The vowels are sound carriers with which the air is released in the most flowing way, so that a candle at a distance of 50 cm to 100 cm should not flutter during the sounding when it is performed perfectly (cp. Candle test p. 114).
When talking or sounding the vowels the tongue remains loose, whereas with most of the consonants the vocal tube becomes constricted through tongue movements. We know vowel breathing from Leser Lasario’s Vowel gesture breathing, Prof. Ilse Middendorfs Vowel space breathing (cp. 12) and others.
The vowels a -e o- -u and the diphthongs ae -ai -au -ei -eu -oe -oi -ou have a releasing, circulation stimulating and regenerating effect on the organs in whose area they resonate. Bwel breathing therefore not only promotes optimum exhalation, it is also an effective therapy.
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According to Prof. Ilse Middendorf every vowel whether spoken, sung, thought or contemplated has a certain constant geometric breathing movement space in the body, which we find for ourselves, yes even can perceive ourselves if we practice with patience and sensitivity. With contemplating a vowel, then we mean this vowel is experienced as an internal sound, which does not initially appear as an external sound.
So the U-space forms like a pedestal in the lower pelvis, the O-space circles around the centre of the body, the E-space extends us horizontally/elliptically in the area of the flanks, the I-space vibrates cylindrically in the upper area of the head and shoulder girdle, and the A-space embraces us like an egg.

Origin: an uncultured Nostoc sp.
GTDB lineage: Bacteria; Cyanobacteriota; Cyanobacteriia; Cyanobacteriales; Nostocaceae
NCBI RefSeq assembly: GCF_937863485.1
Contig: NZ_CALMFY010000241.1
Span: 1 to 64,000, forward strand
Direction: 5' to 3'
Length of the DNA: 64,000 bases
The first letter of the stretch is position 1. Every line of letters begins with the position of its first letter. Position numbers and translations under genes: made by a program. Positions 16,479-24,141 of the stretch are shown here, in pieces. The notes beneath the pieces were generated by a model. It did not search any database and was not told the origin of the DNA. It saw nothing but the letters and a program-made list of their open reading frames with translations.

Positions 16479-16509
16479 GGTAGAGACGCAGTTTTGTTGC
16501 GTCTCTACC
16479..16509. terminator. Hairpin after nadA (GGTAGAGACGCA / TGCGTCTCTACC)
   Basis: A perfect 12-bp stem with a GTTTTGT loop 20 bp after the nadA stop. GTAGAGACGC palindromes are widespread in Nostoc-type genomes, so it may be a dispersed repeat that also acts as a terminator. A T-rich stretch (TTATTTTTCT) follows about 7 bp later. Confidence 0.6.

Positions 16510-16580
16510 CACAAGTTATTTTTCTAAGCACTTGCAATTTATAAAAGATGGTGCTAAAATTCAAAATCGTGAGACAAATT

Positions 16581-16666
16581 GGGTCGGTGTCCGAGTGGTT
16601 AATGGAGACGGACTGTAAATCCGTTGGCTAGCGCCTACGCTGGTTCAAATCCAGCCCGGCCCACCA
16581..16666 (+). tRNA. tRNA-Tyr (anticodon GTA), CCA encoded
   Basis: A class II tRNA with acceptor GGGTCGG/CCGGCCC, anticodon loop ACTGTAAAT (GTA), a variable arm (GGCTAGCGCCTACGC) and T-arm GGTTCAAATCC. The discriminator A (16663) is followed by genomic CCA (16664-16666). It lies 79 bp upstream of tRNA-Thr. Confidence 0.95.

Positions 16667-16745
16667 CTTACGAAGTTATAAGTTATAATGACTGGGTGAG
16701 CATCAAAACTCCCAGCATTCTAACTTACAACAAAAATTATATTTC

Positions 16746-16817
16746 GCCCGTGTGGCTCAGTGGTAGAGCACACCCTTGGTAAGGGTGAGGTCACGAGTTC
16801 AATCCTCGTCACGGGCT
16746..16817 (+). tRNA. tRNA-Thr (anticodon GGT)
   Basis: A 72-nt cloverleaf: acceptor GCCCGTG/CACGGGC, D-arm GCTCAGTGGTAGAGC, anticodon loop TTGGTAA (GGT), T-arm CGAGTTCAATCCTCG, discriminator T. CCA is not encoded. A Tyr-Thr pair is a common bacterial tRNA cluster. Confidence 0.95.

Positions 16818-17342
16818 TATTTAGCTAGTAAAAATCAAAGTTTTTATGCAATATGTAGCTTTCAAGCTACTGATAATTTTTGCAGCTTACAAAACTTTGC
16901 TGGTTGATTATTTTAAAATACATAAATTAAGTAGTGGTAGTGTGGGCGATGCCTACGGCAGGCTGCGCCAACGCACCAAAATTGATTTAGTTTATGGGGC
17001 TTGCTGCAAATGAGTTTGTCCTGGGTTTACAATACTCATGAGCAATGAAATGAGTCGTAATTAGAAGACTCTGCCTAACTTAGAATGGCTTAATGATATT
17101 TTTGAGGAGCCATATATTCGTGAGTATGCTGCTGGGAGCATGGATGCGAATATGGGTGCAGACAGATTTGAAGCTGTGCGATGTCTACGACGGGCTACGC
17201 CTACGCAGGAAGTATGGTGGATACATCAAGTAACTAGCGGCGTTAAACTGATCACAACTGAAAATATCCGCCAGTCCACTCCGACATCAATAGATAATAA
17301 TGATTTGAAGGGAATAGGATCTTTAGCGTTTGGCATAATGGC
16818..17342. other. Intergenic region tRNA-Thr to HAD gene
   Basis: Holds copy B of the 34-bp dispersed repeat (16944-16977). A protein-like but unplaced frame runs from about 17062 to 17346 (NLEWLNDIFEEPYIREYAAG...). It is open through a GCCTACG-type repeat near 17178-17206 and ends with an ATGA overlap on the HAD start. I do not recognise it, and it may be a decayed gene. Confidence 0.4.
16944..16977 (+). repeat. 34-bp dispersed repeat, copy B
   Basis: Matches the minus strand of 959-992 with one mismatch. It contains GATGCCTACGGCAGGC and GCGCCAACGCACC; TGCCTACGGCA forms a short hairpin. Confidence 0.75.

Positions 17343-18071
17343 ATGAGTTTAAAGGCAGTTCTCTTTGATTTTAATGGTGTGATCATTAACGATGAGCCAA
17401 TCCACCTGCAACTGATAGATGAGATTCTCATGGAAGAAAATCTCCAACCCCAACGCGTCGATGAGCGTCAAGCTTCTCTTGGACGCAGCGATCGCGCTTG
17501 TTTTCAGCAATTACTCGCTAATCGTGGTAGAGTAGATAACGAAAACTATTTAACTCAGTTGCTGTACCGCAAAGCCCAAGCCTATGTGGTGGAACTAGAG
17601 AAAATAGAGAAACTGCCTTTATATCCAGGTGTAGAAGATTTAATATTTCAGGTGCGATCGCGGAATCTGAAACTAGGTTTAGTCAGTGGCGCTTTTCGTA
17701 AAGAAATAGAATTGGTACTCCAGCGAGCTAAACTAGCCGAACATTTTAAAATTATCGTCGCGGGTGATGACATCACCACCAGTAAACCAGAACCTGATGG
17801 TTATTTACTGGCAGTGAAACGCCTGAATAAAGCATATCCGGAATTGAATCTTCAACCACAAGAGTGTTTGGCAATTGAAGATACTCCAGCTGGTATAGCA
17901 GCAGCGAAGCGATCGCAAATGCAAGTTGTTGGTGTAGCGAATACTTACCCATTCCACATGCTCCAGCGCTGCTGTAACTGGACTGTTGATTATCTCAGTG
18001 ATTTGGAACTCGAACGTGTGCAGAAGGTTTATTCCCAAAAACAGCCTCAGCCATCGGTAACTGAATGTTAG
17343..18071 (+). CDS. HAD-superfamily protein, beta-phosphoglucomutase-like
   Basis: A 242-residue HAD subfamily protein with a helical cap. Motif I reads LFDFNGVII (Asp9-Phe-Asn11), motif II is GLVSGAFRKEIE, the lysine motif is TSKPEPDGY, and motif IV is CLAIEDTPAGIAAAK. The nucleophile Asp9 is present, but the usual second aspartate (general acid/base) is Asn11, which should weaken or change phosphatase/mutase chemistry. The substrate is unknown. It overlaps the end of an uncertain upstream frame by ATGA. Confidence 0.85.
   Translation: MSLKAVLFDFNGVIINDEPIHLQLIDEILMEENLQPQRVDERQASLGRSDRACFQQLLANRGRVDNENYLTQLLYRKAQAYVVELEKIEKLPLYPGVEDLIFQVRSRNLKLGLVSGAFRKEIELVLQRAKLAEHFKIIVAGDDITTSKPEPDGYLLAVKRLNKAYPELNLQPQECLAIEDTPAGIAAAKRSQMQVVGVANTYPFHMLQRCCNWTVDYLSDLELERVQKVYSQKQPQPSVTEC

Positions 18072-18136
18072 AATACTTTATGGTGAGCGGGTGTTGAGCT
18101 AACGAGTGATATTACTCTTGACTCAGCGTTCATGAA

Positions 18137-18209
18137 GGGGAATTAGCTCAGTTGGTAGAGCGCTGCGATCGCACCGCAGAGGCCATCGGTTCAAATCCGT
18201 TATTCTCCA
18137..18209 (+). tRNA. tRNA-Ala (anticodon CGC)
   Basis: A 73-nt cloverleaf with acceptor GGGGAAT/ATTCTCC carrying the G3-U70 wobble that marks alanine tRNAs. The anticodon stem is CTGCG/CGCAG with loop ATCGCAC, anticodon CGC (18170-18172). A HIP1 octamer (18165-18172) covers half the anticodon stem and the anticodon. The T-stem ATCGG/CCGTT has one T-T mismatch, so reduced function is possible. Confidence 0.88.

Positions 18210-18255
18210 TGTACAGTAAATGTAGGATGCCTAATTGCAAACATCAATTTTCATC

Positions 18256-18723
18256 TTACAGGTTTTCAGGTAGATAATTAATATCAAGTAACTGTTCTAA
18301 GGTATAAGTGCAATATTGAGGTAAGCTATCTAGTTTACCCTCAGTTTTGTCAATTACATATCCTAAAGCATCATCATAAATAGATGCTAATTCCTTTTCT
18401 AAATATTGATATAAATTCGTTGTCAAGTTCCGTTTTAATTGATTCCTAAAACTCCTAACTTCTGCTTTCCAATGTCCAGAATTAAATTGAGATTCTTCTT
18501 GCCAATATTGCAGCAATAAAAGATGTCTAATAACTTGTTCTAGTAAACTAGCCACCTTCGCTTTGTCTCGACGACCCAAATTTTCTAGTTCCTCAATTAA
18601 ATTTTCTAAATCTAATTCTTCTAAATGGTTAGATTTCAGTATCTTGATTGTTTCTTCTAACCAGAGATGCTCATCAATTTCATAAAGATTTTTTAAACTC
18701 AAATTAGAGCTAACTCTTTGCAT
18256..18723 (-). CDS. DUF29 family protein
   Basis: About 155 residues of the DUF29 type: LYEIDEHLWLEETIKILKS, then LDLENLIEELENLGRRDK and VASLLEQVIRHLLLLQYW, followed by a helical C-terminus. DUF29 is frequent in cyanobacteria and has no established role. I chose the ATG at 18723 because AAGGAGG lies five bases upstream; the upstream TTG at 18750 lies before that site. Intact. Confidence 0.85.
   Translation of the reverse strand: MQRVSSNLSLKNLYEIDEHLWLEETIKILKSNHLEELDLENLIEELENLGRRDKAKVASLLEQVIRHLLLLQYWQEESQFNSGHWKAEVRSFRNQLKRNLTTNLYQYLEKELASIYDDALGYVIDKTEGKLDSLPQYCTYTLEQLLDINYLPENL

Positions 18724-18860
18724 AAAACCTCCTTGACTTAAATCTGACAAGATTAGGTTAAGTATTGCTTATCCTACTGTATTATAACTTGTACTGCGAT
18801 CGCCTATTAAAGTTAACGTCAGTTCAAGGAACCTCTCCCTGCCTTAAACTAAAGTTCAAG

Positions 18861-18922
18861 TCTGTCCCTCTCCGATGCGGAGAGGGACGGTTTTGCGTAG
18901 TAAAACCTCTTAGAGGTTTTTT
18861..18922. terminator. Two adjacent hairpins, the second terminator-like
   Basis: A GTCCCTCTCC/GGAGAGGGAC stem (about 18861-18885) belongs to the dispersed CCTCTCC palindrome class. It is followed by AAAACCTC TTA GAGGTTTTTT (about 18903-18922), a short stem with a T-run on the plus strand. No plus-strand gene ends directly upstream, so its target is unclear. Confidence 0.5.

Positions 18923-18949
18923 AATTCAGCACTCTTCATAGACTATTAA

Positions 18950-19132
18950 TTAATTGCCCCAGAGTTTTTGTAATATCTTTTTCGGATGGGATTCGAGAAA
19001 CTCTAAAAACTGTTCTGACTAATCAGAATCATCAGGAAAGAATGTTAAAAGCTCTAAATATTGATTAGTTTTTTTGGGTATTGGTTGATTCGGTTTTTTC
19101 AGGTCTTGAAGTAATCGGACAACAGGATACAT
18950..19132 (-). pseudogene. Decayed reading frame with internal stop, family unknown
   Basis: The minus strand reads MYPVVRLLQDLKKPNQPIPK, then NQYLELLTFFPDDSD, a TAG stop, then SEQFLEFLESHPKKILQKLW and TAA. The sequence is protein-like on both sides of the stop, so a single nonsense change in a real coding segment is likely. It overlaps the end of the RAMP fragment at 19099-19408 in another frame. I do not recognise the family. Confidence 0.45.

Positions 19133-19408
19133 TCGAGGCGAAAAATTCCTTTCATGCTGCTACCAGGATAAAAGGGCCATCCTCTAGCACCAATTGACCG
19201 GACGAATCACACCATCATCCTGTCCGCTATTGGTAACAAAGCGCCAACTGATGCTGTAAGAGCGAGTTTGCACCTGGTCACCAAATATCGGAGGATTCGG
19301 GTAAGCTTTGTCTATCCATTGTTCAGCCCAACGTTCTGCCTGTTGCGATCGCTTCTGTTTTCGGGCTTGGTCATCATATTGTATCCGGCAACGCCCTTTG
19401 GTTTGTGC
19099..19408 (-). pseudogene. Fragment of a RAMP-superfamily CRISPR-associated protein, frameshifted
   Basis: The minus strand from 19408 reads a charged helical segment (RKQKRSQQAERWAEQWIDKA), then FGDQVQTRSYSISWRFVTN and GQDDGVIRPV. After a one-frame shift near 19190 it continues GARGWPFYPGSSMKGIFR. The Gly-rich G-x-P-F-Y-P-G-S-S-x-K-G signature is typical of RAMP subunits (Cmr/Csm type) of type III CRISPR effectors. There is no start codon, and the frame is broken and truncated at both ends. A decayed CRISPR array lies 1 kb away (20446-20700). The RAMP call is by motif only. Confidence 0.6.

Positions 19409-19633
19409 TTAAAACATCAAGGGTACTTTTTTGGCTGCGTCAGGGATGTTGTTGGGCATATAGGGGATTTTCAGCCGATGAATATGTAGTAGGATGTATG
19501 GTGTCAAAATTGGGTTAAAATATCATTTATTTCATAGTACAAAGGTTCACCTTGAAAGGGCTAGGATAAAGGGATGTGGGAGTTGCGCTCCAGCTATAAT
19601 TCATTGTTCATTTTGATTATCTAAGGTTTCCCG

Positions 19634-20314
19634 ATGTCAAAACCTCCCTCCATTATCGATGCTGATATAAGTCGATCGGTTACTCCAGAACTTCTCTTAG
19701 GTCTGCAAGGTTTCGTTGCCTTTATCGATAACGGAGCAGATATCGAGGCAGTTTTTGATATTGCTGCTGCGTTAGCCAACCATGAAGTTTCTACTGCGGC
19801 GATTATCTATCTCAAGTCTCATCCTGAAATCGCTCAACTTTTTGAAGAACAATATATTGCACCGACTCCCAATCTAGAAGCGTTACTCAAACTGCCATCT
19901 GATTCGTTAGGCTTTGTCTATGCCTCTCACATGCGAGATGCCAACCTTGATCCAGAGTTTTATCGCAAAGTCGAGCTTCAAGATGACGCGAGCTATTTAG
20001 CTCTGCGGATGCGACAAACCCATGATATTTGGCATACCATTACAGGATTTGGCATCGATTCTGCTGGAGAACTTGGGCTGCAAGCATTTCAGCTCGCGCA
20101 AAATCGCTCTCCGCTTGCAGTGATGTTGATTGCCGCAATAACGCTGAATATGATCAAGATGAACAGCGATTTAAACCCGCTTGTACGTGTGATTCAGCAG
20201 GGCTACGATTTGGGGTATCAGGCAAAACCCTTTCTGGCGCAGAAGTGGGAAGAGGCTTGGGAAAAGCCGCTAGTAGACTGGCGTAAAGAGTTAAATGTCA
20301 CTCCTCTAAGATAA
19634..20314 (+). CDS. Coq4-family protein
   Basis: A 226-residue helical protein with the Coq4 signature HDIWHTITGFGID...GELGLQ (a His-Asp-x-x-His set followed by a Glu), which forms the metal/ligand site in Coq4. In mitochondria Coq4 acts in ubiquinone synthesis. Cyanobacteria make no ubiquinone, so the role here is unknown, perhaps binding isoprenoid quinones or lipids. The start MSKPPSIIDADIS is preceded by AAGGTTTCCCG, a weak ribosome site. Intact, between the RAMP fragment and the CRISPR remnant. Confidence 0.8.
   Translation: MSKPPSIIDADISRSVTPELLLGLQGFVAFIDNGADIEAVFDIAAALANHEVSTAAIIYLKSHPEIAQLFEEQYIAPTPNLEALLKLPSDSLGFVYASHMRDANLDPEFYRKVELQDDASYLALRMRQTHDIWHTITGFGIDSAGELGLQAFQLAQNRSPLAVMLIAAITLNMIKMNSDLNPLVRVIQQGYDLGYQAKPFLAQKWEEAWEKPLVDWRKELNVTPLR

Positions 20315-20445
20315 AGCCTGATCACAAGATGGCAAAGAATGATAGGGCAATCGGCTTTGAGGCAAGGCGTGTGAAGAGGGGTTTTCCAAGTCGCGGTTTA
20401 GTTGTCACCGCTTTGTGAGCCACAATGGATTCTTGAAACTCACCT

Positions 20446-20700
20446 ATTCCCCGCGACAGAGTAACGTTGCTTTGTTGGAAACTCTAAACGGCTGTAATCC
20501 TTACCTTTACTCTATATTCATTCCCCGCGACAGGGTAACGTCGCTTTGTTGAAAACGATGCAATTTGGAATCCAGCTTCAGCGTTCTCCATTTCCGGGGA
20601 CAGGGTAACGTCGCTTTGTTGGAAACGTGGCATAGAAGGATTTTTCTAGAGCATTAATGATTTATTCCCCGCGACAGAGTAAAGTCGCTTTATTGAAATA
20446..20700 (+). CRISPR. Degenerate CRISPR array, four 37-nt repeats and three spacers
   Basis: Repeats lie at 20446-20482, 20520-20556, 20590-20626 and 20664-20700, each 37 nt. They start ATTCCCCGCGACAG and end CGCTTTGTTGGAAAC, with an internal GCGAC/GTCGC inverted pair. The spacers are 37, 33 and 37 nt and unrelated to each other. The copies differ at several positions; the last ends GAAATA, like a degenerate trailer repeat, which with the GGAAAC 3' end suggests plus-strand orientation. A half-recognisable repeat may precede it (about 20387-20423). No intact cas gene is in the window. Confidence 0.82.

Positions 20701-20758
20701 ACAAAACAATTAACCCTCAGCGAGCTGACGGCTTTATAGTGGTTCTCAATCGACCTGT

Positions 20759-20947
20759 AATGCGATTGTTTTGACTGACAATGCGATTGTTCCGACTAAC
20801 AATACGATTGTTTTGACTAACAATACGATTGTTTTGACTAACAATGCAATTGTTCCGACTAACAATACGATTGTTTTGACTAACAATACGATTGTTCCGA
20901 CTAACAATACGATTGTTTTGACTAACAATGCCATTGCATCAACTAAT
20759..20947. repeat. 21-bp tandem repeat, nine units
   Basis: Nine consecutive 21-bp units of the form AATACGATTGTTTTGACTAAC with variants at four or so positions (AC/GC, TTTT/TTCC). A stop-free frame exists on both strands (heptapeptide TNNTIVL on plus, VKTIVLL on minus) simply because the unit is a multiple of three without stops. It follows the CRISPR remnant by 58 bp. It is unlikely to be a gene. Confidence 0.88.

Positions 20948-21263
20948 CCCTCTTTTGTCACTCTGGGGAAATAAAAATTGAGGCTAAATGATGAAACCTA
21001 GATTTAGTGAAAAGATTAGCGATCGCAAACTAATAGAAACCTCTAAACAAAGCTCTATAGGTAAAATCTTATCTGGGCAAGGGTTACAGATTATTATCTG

The vowels are experienced differently and can also trigger different moods and activities: For example the vowel u pacifies us, whilst the e turns us towards the outside world, the diphthong o makes us cheerful in the chest.
With the consonants we differentiate the semi-vowels or voiced consonants from the fricative and occlusive sounds. With their vibrations the semi-vowels or voiced consonants promote circulation and have an expectorant effect on the respiratory tract and lungs.
Humming exercises on hm, hn, hng, I, j, j, sharp s support the exhalation, prevent pressed breathing and have a balancing and expectorant effect.
Sounding on L:
Sounding on L loosens and relaxes, above all in the pelvic area. Sound L initially quietly for a while with the tip of the tongue pressed against the upper hard palate and perceive where the feeling of the breathing movement moves in yourself and spreads through your pelvis. Then exhale loudly on.